Nicholas Robertson Scouting Report: 2019 NHL Draft #38

Nick Robertson
PETERBOROUGH, ON - MARCH 16: Nick Robertson #16 of the Peterborough Petes skates against the Sudbury Wolves during an OHL game at the Peterborough Memorial Centre on March 16, 2019 in Peterborough, Ontario, Canada. The Wolves defeated the Petes 3-1. (Photo by Claus Andersen/Getty Images)

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The 16th overall pick in the 2017 OHL Priority Draft, Nicholas Robertson had a strong second season in the league. He put up 27 goals and 28 assists for 55 points in 51 games for the Peterborough Petes. However, he had just one goal and one assist in five OHL playoff games as the Petes fell to the Oshawa Generals in the first round. It was an improvement on his rookie season when he had 15 goals and 33 points in 62 games and the Petes missed the playoffs.

A native of Arcadia, California, Robertson is another prospect showing the results of the successful expansion of the game into the southern United States. Robertson played for Team USA at last summer’s Hlinka-Gretzky Cup, putting up a goal and four assists for five points in five tournament games. He is the younger brother of Dallas Stars prospect and Niagara Ice Dogs forward Jason Robertson. Robertson was born just four days before the cutoff for the 2019 draft, as he is one of the younger players in the draft.

Nicholas Robertson Scouting Report

Left Wing — shoots Left
Born September 11th, 2001 — Northville, Michigan
Height 5’9″ — Weight 160 lbs [175 cm/73 kg]

Skating

At just five-foot-nine, Robertson is undersized and considerably shorter than his brother. It is hoped he can have a bit of a late growth spurt, especially given his late birthdate. That said, he makes up for his lack of size with his strong skating ability. His first few steps and acceleration are amongst the best in the draft and his top end speed is also excellent. He can use his ability to change speeds to blow by a defender off the rush. Robertson also has very good agility and edgework. His ability to make quick cuts or change directions makes him very hard to contain. Robertson has a low centre of gravity that helps him to win battles along the boards or in front of the net. However, his lack of size is still an issue as he can be overpowered by bigger opponents and knocked off the puck.

Offensive Game

Robertson has a non-stop motor and is always involved in the middle of the play. He is surprisingly physical for his size, getting in quickly on the forecheck and being an absolute wrecking ball against opposing defenders. His ability to cause turnovers and create havoc on the forecheck helps him to create offence. He is also willing to get to the front of the net and creates havoc there. Robertson is good at getting tip-ins, burying rebounds, or just causing goaltenders problems with his presence and ability to get under their skin.

Robertson is also skilled. He has good hands and can make strong stickhandling moves around a defender. When he creates some space, he is able to get off a good wrist shot and a quick release. He also has a very good snapshot. Robertson is shifty and this helps him to make passing and shooting lanes. When he gets the opportunity, he can create for teammates with a tape-to-tape pass in a scoring area. Robertson sees the ice well and reads the play effectively making smart plays with the puck. Without the puck, he is able to find open space and take a pass from a teammate.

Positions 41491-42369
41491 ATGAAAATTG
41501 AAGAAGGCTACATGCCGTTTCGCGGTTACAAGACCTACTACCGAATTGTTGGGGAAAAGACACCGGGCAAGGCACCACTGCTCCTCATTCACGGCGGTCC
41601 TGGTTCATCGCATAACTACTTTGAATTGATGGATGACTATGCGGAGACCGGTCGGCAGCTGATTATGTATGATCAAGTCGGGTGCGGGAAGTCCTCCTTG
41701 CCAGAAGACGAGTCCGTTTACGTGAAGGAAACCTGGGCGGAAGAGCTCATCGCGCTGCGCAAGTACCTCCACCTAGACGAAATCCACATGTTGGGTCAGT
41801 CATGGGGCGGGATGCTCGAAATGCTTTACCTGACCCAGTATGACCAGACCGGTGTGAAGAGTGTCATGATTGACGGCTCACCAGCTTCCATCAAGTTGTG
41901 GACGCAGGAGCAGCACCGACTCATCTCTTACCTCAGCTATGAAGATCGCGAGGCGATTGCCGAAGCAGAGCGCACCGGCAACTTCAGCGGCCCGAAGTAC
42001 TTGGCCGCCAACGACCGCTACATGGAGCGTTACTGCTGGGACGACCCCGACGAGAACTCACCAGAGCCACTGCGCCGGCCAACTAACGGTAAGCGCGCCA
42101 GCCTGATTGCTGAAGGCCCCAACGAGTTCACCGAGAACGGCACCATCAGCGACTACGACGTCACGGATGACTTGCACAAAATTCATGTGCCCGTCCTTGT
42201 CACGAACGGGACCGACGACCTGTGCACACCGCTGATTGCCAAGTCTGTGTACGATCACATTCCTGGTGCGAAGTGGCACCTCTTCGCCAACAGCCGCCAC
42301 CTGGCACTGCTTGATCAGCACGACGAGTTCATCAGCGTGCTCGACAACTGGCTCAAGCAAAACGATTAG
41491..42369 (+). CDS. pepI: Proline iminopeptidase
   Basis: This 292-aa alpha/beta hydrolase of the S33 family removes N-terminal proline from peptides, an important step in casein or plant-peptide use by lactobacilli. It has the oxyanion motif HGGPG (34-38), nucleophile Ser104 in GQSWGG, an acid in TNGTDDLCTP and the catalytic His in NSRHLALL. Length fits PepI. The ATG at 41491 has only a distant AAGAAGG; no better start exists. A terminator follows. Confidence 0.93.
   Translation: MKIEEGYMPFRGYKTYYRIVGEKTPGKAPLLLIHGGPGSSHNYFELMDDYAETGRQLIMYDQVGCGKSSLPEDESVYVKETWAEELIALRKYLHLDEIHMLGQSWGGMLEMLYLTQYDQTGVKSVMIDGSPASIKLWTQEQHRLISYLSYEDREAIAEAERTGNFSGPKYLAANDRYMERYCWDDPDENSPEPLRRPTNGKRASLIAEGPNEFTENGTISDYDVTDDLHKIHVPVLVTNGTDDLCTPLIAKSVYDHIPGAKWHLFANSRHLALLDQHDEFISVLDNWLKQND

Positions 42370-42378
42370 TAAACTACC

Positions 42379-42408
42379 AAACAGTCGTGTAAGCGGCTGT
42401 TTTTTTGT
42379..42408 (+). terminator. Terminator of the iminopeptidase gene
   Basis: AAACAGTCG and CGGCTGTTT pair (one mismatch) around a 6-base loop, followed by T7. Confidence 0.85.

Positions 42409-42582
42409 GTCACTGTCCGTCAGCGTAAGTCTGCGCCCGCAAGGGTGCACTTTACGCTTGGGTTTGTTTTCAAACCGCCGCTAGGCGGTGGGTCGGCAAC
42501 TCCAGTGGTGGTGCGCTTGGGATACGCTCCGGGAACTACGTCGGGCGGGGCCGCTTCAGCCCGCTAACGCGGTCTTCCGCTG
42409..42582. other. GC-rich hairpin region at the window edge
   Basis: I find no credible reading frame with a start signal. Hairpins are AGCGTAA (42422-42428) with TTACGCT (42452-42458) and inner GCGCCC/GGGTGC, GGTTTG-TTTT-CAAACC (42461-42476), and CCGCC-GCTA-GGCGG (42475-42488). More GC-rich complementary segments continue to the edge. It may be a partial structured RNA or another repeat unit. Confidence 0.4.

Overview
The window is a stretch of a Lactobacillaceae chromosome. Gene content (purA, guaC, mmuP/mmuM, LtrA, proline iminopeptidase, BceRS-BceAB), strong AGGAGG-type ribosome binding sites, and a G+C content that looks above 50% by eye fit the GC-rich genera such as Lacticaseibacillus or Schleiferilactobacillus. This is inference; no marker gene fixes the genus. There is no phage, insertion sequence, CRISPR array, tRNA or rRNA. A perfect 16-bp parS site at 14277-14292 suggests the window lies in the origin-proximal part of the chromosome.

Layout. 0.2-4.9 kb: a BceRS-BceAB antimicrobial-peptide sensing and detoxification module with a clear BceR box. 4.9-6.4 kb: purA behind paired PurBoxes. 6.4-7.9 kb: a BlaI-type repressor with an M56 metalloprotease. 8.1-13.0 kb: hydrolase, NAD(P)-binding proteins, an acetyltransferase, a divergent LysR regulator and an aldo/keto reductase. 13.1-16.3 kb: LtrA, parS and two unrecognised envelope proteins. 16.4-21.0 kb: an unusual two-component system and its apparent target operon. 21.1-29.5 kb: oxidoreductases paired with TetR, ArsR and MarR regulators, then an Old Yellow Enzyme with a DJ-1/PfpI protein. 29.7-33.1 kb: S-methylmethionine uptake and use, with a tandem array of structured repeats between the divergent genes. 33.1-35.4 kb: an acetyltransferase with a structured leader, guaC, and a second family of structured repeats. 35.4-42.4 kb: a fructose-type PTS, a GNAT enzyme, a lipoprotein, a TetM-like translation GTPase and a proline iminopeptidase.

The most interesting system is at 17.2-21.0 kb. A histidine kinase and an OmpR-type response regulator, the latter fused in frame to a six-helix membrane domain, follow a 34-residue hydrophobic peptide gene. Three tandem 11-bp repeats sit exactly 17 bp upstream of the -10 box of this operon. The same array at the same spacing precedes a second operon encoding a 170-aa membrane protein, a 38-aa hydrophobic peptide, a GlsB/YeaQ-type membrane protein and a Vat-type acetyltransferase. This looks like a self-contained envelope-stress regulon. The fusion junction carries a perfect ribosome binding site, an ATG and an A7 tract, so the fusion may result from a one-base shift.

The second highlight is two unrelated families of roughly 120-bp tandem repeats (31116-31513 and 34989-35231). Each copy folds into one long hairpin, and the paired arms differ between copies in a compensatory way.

Defensive Game

Robertson keeps his feet moving and is willing to play his gritty game in all three zones. The effort level cannot be questioned. However, he needs to work on his positioning and discipline. Robertson can get himself out of position by chasing the puck and looking for the big hit. This can leave his man open at times and creates some problems. With more time and proper coaching, he can fix these issues though. He also could use some work in the faceoff circle, especially if he wants to play centre at the next level. Robertson’s lack of size can be an issue when he supports down low as he can be overpowered by bigger and more physical forwards.

Projection and Comparison

Nicholas Robertson is a bit of a project. He will need time to add muscle to his frame to be able to withstand the rigours of playing against professionals every night. He will also need to work on his defensive game. Robertson could be a top-six forward if he develops properly. While he has played both centre and left wing in Peterborough, he likely projects as a winger at the NHL level. In terms of comparison, Robertson’s game is reminiscent of Theoren Fleury. However, this is a stylistic comparison only and not one based on talent and ability.

Highlights

The following is a compilation of some of the highlight packages and features of Nicholas Robertson that are available on youtube.

Check back tomorrow for the next prospect in our NHL Draft series.

 

Main Photo:
Embed from Getty Images

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